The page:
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Old 08-25-2011, 06:32 PM   #7
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I agree with Bill.

The pH changing is not as big of a deal as it's often made out to be. Plenty of people have their co2 systems on a timer which shuts the co2 off at night which raises the pH back up until it's turned on again in the morning. Sometimes this is an entire point difference or more.

To get an accurate reading of your source water it needs to be aerated because oxygenated water has a higher pH than water just sitting out overnight.
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Old 08-25-2011, 06:43 PM   #8
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Chlorine in the water will raise the pH. Aeration that removes the chlorine will allow the pH to drop.
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Old 08-25-2011, 10:43 PM   #9
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OK - I've put a half full 4 gallon bucket on the floor with an air stone in the bottom. I put a tiny amount of tap water conditioner in it.

I should let yo uknow that I had a 1 litre mug full of standing tap water for 2 weeks which also test 8.4

I live right on lake ontario, In Burlington, Ontario Canada. I'm on City Water, and it comes from the lake (after treatment, of course)

I've put in a request to the City for their current water results at the nearest pump - it apparently takes up to 6 months to respond, however I was told it change change greatly depending on algae/pollutant count in the water, they treat with different things, and test a bunch... Heres a 15 minute video I watched.

Ironically, this plant is only about 2KM away from my place - on the lake.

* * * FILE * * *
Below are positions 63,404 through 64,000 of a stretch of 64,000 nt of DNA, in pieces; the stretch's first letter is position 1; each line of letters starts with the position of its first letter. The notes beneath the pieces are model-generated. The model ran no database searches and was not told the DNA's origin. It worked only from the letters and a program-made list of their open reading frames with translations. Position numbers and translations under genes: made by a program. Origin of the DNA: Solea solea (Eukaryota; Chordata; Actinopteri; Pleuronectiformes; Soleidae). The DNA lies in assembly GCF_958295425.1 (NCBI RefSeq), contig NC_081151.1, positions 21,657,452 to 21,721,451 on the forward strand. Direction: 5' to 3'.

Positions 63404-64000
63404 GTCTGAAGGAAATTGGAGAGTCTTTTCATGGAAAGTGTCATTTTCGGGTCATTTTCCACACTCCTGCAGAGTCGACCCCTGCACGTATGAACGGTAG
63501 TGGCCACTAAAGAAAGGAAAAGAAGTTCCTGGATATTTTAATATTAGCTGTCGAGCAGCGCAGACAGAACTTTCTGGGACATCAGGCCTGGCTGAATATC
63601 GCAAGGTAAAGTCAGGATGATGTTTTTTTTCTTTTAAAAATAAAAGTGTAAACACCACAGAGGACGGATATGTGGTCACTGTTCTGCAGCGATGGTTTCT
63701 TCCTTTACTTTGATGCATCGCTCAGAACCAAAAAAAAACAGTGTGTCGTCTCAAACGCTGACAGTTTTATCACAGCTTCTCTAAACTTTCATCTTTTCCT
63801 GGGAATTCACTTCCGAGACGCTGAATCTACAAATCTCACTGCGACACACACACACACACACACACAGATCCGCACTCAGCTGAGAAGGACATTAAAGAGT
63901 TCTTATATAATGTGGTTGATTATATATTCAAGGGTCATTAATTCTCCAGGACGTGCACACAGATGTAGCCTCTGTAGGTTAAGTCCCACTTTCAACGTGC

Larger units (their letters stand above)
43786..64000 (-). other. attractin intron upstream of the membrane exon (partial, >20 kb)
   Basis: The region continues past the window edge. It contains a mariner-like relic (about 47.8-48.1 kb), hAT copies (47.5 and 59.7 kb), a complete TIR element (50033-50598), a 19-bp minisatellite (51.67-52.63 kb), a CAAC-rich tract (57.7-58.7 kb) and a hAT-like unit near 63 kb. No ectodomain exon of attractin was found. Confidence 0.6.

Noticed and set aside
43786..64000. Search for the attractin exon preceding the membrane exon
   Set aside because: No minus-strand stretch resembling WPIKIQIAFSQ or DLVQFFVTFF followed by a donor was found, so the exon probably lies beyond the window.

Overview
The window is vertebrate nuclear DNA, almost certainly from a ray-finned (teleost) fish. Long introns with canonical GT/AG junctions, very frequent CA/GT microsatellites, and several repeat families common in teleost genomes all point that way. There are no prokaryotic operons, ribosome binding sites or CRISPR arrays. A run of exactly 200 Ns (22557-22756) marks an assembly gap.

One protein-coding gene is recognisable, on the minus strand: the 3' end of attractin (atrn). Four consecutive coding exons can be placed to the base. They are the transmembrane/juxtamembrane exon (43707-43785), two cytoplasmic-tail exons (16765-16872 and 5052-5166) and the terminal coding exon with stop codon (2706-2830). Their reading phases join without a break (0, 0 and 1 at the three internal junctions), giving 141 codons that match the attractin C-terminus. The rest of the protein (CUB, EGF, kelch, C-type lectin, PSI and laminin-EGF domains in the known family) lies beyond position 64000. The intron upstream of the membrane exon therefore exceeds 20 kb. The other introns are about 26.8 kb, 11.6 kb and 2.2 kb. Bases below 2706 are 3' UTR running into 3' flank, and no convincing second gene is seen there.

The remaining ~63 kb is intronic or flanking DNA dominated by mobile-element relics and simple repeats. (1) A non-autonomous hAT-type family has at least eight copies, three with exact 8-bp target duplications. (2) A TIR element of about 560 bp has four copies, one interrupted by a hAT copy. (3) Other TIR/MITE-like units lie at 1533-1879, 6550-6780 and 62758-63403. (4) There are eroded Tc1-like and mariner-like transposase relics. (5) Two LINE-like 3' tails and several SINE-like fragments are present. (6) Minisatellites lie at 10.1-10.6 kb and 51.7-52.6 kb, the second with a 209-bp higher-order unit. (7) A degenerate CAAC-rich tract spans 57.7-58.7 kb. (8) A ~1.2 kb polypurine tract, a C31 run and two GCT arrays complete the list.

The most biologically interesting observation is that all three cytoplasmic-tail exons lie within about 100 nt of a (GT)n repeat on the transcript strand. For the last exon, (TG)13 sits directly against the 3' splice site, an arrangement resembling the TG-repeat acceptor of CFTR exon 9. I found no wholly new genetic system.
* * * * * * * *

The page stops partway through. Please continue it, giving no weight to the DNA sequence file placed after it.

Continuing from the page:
Water Treatment Video - Halton Region

How long does the bubbler have to go before I get accurate PH level test?
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Old 08-27-2011, 09:32 PM   #10
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Hey all - had a big message written out but it 404'd on me :-(

nutshell - got a call back from water treatment - From main treatment plant, PH is 7.5 From Distribution centre, it comes in at 7.6, They top up chemicals (Chlorine, etc) and it leaves at 7.8 (as of yesterday) It travels less than 1km to my place from there, and comes out my tap at 8.4

However, I've had the bubbler in a bucket of water now for 2 days, and the water tests at 8.2

if I acclimate the discus slowly (a few hours?) woudl this be acceptable? I believe PJ's in mississauga (whom I Have a relationship with, have really stepped up their vendors) keeps there water at 7.5 Would a PH change of .7 be OK if I acclimate them in a 4 gallon bucket with the drip method?

Also, Sad/good news - Sold my 44 gallon setup. 175 :-( wish I could have gotten more for it!